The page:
Transformative Social and Emotional Learning: Examining Learning Management Systems Through the Pairing of Digital Learning Environments

Transformative Social and Emotional Learning: Examining Learning Management Systems Through the Pairing of Digital Learning Environments

Joseph P. Fiorentini (University of Nevada, Las Vegas, USA), Michael P. McCreery (University of Nevada, Las Vegas, USA), Le Quanda L. Cole (University of Nevada, Las Vegas, USA), Sam A. Leif (University of Nevada, Las Vegas, USA), Malaya M. Monk (Florida State University, USA), Jessica R. Bagneris (Florida State University, USA) and Danielle L. Head (University of Nevada, Las Vegas, USA)
DOI: 10.4018/978-1-7998-6956-6.ch009
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Abstract

COVID-19 required teachers and administrators to swiftly transition traditional education into learning management systems (LMS). However, LMSs are designed as delivery trucks, providing content to students and serving as digital filing cabinets that organize and deliver information in an appropriate manner. This inherent limitation allows for the disenfranchisement of underprivileged groups, which can be addressed via the transformative social and emotional learning framework (TSEL). TSEL is a method of alleviating inequitable learning experiences by accounting for racial oppressions that marginalized groups encounter within education. Here, the authors discuss how to leverage additional digital learning environments to enhance and support identity, belongingness, intersectionality, and agency during online learning. These digital learning environments are detailed from a research perspective as well as a practical one, allowing readers to immediately implement concurrent extensions to their LMS.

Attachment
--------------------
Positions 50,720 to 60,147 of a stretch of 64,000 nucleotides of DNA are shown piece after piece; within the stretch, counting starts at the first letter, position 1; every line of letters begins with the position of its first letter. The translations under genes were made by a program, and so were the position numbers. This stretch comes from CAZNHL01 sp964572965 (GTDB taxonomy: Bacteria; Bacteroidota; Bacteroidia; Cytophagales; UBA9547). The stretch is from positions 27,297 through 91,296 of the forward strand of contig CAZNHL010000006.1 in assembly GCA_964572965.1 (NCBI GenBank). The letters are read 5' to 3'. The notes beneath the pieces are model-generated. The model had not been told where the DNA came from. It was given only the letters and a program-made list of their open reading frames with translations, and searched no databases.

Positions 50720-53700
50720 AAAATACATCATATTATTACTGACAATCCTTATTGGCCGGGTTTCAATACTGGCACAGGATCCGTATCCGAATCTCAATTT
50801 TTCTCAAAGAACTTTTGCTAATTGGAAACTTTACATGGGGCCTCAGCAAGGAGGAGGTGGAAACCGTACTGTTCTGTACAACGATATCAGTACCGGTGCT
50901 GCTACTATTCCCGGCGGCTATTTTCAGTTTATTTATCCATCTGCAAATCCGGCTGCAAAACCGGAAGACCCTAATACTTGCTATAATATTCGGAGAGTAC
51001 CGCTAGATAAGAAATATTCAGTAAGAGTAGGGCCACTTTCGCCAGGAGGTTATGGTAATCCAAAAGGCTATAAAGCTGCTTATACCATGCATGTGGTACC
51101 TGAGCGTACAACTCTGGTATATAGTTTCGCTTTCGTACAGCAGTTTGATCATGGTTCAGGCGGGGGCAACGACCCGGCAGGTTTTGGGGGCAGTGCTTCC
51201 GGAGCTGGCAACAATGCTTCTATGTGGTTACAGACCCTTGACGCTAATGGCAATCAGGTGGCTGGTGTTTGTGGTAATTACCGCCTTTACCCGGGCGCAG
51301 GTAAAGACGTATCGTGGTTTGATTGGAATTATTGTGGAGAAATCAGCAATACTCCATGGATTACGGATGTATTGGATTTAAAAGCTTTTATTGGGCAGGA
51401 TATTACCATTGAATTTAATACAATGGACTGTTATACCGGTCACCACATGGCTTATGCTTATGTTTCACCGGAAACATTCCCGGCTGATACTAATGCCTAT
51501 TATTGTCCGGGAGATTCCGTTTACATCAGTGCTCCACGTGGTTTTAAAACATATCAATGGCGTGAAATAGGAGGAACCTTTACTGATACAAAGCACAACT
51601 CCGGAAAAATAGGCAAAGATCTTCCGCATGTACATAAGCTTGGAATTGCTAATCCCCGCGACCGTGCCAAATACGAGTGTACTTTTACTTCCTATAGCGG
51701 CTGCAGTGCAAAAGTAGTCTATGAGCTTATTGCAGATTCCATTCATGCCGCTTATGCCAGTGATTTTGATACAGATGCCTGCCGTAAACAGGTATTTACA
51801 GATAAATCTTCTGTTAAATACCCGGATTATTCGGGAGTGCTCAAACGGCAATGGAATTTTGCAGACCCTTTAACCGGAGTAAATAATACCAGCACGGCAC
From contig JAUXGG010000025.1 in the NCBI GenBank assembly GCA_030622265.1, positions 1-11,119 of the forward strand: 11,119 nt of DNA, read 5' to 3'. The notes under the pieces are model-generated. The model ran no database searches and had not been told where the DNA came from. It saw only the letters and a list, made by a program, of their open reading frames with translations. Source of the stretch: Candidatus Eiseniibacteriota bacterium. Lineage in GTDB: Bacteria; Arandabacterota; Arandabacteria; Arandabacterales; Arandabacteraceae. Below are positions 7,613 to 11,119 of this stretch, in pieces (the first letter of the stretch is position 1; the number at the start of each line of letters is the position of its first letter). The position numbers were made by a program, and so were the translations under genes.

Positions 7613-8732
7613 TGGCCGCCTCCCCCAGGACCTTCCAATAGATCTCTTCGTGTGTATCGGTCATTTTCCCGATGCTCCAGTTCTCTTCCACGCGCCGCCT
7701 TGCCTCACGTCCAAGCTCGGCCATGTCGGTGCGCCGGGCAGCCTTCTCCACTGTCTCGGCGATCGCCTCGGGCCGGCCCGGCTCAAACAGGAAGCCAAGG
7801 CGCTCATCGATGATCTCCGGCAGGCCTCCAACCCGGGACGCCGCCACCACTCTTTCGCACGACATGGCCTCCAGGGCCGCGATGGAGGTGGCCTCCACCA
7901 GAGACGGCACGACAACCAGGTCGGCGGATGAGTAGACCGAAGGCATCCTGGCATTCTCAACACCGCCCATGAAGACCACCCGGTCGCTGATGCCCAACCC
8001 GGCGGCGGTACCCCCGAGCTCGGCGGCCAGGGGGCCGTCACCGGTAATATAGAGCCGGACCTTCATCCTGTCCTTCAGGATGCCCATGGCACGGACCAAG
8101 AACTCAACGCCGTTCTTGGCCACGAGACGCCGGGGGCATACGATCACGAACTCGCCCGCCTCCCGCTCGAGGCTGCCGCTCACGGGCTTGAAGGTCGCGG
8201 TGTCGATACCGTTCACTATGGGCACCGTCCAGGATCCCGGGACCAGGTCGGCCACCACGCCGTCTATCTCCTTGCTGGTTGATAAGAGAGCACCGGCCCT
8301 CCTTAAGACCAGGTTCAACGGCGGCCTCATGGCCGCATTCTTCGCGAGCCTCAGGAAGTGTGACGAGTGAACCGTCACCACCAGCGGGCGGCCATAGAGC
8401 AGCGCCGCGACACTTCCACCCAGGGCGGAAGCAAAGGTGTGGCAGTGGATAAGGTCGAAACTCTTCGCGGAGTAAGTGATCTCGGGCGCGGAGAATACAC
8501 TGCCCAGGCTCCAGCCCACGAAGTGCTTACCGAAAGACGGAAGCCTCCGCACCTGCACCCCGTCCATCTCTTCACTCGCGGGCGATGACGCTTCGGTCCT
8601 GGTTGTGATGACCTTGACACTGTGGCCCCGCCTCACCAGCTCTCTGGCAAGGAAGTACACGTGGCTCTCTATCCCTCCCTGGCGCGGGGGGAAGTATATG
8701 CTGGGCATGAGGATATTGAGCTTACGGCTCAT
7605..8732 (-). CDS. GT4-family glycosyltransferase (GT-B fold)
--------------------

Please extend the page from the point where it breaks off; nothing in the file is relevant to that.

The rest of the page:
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Introduction